A Chicago judge appointed former U.S. Attorney Dan K. Webb to investigate why local officials dropped charges against Jussie Smollett, who was accused of paying two accomplices to stage a racist and homophobic hate crime against himself.

Cook County Judge Michael Toomin concluded a two month search beginning in June for a special prosecutor, landing on Webb, a high-profile lawyer known for his work as special counsel on in the Iran-Contra affair, in which he prosecuted President Ronald Reagan’s former national security adviser John M. Poindexter.

Webb told reporters,”We are honored to play a role in helping, as Judge Toomin said in a recent order, to restore the public’s confidence in the integrity of our criminal justice system.” He also told reporters that his firm would perform the investigation pro bono, billing the county only for out-of-pocket expenses.

Pursuant to law Toomin had to first reach out to the state attorney general, an appellate prosecutor, or an Illinois state attorney for the job. Toomin settled on Webb after numerous people turned down the offer. Toomin said in the courtroom, “I might say that the responses were less than enthusiastic, as you might expect.”

Smollett, known for his role on “Empire,” claimed two men beat him, yelled homophobic and racial slurs, poured bleach on him and slipped a noose around his neck in an attack in January of this year. He claimed the two assailants yelled, “This is MAGA country!” Chicago police investigated the incident and concluded the actor had paid two acquaintances to stage the attack as a publicity stunt.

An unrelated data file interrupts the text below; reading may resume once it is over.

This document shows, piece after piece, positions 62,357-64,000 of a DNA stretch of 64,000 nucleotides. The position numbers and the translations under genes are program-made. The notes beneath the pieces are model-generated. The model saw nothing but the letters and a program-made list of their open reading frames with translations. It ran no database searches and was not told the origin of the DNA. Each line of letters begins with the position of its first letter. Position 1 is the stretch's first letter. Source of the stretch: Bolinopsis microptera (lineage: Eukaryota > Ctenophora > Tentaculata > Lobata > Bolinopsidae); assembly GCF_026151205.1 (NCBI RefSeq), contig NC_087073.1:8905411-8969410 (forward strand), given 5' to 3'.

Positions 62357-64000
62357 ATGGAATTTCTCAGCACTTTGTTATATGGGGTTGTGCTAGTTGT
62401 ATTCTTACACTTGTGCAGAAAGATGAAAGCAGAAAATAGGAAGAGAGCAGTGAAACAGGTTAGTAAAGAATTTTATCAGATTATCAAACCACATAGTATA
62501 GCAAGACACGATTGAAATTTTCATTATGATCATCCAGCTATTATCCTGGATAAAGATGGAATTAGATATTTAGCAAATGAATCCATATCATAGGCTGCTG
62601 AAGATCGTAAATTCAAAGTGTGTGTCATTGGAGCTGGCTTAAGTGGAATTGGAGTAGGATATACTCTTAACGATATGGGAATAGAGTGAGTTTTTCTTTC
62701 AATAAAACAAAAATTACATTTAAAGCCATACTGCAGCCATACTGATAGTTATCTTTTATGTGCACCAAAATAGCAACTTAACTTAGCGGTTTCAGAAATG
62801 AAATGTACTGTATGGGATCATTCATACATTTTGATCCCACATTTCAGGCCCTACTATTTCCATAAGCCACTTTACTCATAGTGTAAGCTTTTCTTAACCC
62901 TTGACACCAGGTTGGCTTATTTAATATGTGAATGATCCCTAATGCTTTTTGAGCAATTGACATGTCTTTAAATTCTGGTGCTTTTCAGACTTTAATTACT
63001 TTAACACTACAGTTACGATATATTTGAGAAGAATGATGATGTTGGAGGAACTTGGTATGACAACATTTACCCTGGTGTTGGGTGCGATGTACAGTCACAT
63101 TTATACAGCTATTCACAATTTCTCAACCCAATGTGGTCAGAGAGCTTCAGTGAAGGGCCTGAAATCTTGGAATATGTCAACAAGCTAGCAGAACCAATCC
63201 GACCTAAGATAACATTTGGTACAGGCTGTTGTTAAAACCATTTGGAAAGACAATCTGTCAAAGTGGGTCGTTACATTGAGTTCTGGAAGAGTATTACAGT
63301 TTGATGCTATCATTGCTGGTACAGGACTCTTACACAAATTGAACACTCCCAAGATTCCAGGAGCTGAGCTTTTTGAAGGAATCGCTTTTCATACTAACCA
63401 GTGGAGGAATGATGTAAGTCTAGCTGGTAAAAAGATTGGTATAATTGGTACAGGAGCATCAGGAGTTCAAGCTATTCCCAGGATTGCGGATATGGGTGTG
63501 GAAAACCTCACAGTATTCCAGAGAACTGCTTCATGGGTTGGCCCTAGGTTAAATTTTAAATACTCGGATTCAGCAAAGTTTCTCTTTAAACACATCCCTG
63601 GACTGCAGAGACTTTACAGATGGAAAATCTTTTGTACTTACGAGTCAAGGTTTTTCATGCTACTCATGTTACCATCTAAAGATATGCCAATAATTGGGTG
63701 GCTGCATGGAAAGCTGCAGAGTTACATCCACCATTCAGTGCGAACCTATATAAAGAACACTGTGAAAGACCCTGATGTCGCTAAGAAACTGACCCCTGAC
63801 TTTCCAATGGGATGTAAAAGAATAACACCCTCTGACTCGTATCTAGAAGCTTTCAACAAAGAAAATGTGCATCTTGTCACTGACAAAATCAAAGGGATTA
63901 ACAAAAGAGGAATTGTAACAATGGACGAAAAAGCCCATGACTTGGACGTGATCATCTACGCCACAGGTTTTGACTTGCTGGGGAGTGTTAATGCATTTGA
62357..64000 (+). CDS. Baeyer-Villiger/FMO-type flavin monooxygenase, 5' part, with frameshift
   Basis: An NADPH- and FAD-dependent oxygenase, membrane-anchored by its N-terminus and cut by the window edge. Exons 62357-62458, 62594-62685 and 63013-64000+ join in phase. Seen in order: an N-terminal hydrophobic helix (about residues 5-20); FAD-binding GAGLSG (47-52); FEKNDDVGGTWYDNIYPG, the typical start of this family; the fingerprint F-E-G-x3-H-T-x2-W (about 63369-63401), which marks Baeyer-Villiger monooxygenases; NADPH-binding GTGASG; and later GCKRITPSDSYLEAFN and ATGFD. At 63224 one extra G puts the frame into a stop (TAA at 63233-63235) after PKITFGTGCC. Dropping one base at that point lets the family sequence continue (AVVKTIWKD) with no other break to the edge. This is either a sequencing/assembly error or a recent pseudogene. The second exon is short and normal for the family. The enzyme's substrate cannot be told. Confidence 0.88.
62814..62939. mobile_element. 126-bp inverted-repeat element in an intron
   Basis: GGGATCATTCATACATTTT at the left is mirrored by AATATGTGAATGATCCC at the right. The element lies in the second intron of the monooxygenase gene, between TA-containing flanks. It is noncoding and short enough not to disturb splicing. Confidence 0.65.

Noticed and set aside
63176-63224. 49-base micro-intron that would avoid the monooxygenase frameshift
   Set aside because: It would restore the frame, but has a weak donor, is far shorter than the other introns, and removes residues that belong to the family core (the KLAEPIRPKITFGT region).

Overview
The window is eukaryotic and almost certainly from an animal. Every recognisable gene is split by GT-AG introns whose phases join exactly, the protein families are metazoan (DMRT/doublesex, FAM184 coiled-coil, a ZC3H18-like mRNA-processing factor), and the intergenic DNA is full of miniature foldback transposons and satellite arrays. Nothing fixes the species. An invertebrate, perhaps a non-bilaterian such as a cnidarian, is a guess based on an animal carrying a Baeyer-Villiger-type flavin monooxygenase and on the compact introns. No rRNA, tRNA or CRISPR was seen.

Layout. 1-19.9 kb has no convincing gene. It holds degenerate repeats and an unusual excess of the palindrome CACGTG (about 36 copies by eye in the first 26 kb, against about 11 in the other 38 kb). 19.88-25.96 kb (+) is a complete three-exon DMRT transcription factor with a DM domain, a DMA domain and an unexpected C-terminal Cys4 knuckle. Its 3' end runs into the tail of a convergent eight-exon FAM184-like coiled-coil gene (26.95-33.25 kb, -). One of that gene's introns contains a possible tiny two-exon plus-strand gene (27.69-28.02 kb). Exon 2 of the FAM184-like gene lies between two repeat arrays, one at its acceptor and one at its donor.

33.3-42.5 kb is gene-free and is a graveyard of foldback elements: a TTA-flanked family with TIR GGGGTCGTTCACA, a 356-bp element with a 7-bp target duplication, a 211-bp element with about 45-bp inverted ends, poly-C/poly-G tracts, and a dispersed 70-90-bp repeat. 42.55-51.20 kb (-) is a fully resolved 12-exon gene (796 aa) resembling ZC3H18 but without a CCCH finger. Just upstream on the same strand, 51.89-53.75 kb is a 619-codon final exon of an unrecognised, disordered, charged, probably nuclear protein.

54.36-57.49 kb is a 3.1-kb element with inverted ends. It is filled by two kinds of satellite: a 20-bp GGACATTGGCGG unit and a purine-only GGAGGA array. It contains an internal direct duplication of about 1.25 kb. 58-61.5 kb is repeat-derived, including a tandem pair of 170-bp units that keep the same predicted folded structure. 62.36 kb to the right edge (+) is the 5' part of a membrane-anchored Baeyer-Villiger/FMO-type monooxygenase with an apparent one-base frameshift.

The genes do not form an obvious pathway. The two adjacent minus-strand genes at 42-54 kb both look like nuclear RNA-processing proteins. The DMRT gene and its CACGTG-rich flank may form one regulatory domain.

The Cook Country state’s attorney office charged Smollett in February with 16 counts of filing a false police report, then abruptly dropped the charges a month later.

Toomin called for a special prosecutor in June, after ruling that State’s Attorney Kim Foxx mishandled the case, citing “unprecedented irregularities.” Foxx had recused herself over concerns of conflicts of interest. She had been in contact with a Smollett family member and the former chief of staff for Michelle Obama approached Foxx on Smollet’s behalf. Foxx appointed a top aide to take over the case.

Smollett’s lawyers filed a motion in July to overturn the decision to appoint a special prosecutor, arguing the move could expose the actor to double jeopardy.

The city of Chicago is currently suing Smollett, seeking recompense for 1,500 hours of overtime pay to investigating the alleged January hate crime.

Smollett maintains his police report was legitimate.